I’m often asked by tenants what they can do if the house they’re renting is about to be sold by the landlord or is headed for foreclosure. Here’s information that should prove helpful to you in these situations:

In California, landlords wishing to sell their rental property are required to notify tenants in writing of their intention to sell. Many landlords ask tenants to vacate the property promptly, since having renters occupying the property generally limit the pool of potential buyers to investors or others willing to maintain the property as a rental.

Generally speaking, a rental lease will provide terms as to how much time a landlord must give the tenant to vacate the property. .If such written terms are not included in the lease, the legal time requirement is at least 90 days—and notice must be delivered to the tenant in writing.

When a new owner takes over

 If a prospective buyer wishes to purchase the property free and clear of occupants, the buyer can negotiate that the seller ensures the property is vacant by close of escrow. If the seller had not previously provided a Notice to Vacate to the tenant(s), the escrow period may end up being extended, since a Notice to Vacate provides tenants 30 to 60 (or even 90) days to relocate. Furthermore, if the tenant refuses to vacate after given proper notice, then the seller may be required to initiate legal anticonvulsant proceedings for eviction.

In the event you face a Notice to Vacate, you’re entitled to all the privileges afforded by the lease until the period expires (though you still have to pay rent). Whether it’s a foreclosure or sale situation, you can recover all or a portion of your security deposit, subject to any allowable deductions.

If the property is sold or foreclosed upon prior to the completion of a noticed period to vacate, the new owner takes the property subject to the tenant’s lease. I have found that, frequently, new owners offer current tenants “cash for keys”—meaning they will pay tenants to facilitate moving out so there’s no need to resort to legal proceedings (like eviction).

Stay aware of the situation

Tenants generally face a different problem when the property is in foreclosure.  In the vast majority of situations, a tenant’s lease will survive the foreclosure process and the new owner takes the property subject to the lease.  However, to stay in good standing under a lease, a tenant must make rental payments to the landlord/current owner of the property.  How do you know if a piece of property is about to go into foreclosure or seems headed that way? If the landlord isn’t keeping you updated, contact the County Recorder’s office and file a Request to Notice, asking that you be alerted to any foreclosure proceedings. By doing so, you will receive copies of a Notice of Default and Notice of Sale in a timely manner.

Tenants have substantial rights in the event of a property sale or foreclosure, but they must stay on top of the situation in order to maintain those rights. In a foreclosure, for example, chances are good your security deposit will be gone with the original landlord who lost the property—in which case, you can seek return of that security deposit from the new owner. But in order to do so, you must have documentation confirming that the original security deposit was paid (as noted in the original lease or through a cancelled check). So be sure to keep all documents relating to your rental (e.g. leases, canceled checks or other proof of payment, etc.). Don’t throw anything away.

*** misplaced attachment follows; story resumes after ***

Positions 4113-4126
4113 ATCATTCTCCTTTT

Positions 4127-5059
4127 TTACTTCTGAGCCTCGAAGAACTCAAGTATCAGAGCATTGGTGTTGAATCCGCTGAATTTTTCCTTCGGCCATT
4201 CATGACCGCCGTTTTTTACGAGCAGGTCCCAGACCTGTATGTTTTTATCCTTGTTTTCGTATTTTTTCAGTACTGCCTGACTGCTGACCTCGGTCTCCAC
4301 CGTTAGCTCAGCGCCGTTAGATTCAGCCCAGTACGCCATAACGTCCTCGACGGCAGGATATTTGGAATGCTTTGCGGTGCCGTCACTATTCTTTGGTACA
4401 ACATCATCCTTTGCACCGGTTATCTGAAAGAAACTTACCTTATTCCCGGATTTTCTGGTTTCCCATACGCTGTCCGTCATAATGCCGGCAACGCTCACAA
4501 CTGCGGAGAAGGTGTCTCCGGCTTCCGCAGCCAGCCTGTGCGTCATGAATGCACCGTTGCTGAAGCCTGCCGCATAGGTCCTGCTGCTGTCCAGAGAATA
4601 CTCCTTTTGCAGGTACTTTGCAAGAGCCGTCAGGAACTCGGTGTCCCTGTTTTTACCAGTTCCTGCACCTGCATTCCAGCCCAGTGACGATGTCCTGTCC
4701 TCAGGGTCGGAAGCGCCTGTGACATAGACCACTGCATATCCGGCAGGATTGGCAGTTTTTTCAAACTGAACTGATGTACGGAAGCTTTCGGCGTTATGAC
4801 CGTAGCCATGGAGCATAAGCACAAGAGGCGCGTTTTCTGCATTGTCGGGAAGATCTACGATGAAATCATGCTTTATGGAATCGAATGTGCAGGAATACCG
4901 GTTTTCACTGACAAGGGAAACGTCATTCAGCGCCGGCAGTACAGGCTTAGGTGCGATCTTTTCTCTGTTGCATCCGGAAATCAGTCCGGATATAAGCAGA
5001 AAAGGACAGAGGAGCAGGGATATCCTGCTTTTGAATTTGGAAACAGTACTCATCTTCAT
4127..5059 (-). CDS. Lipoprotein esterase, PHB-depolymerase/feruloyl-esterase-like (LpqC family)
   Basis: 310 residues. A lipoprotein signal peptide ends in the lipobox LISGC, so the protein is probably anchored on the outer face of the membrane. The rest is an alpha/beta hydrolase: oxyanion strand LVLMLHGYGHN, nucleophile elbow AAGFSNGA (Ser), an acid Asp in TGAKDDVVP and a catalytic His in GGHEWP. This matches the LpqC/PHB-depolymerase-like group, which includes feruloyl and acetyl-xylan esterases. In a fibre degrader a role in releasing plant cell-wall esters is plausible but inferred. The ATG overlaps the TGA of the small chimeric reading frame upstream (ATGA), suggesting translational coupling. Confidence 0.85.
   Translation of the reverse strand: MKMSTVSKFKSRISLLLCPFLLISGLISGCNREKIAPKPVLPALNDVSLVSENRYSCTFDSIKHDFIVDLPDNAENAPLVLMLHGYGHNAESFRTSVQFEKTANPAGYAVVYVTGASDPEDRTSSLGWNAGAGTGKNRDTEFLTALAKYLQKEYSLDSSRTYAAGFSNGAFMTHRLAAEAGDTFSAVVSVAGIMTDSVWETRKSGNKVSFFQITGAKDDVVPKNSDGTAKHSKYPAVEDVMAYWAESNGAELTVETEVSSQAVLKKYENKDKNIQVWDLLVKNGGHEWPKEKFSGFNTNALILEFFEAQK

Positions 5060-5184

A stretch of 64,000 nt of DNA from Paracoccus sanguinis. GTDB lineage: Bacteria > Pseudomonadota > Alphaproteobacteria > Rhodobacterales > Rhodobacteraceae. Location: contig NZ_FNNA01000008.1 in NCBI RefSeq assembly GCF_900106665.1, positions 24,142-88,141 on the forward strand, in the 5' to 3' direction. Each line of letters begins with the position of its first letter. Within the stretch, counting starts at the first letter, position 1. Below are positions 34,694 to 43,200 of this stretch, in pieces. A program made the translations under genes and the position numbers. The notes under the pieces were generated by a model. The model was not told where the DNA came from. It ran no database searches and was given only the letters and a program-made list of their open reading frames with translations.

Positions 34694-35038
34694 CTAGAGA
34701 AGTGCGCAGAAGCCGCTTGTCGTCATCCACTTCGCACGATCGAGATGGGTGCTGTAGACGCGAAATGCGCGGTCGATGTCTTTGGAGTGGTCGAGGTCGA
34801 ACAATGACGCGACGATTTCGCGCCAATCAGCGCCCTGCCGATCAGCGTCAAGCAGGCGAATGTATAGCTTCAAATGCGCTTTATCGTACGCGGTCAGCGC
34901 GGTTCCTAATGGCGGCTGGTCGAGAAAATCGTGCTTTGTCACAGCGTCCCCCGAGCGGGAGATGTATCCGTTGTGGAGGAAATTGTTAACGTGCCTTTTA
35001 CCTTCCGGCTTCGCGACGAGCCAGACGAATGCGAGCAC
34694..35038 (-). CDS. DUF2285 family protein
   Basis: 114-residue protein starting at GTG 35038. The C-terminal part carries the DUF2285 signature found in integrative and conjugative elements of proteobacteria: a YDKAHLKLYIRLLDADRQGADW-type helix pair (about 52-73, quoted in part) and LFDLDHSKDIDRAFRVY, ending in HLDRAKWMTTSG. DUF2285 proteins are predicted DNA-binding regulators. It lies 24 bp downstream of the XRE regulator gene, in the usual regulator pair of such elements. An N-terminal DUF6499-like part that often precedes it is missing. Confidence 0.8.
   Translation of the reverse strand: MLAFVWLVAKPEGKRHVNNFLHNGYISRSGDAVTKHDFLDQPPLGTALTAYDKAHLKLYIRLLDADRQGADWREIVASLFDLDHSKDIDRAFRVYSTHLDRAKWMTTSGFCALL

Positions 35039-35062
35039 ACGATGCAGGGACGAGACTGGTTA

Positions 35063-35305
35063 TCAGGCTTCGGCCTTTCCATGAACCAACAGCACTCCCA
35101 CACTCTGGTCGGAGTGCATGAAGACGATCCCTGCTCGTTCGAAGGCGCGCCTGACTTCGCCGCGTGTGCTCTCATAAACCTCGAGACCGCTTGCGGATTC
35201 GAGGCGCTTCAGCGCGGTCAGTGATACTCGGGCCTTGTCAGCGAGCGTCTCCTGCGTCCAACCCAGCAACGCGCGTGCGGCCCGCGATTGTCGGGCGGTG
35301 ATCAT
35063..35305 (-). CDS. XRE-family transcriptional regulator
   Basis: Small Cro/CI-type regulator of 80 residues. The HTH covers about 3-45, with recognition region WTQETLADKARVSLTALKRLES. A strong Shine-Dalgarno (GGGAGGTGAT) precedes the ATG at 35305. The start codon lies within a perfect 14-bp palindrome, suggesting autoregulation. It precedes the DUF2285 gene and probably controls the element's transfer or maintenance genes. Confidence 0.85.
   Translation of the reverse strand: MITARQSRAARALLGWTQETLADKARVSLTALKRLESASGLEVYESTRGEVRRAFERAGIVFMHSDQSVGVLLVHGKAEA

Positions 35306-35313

If you learn that the rental property you’re living in is about to be sold or go into foreclosure, contact an attorney. They will help make sure you are able to preserve and assert all your rights as a tenant.

Are you in a situation affecting your rights as a tenant? The Law Offices of Ian S. Topf offer free consultation in a variety of issues, ranging from family law, estate planning, bankruptcy, and DUIs and landlord/tenant disputes. 

Homeowners’ Rights During the Foreclosure Process

The foreclosure process usually starts after a homeowner defaults on a loan or mortgage payment. That’s because most loans are secured by a deed of trust, which generally includes a built-clause stating that, in case of default, the lender has the right to proceed with foreclosure.

It’s not always understood that a similar clause in most mortgage agreements stipulates that even a secondary lender with secured mortgage interest can initiate foreclosure proceedings. So, for example, if you have three loans against your property, any of the three mortgage holders has the right to foreclose on their loan if and when payments aren’t made.

But this doesn’t mean every lender starts foreclosure proceedings when a payment is missed.  I’ve seen lenders go for years without foreclosing on a defaulted loan. Also, missing a payment doesn’t mean you automatically give up the right to live on the property. There’s no obligation to leave until you receive legal notice to vacate the premises.

Notice of Default

 In general, the foreclosure process starts when the lender and County Recorder serve you with a “Notice of Default.” (While this can happen after the homeowner misses one payment, many lenders wait until after a couple of payments are missed.) Since this document sets out your rights and responsibilities during the foreclosure process, it’s important that you read it very carefully.

The Notice of Default officially notifies you that you have 90 days from receipt of the notice to “cure” (redeem or make yourself current on payments). This can include having to pay all the money in which you are arrears, as well as other allowable costs the lender may have incurred.

If you make yourself current, the Notice of Default is withdrawn and you’re back in good standing. If not, you face foreclosure of your property.

Sometimes a lender will accept less than the amount stated in the notice (on the principle that some payment is better than none). So there is always the possibility that you can negotiate terms with the lender and have the default notice cancelled.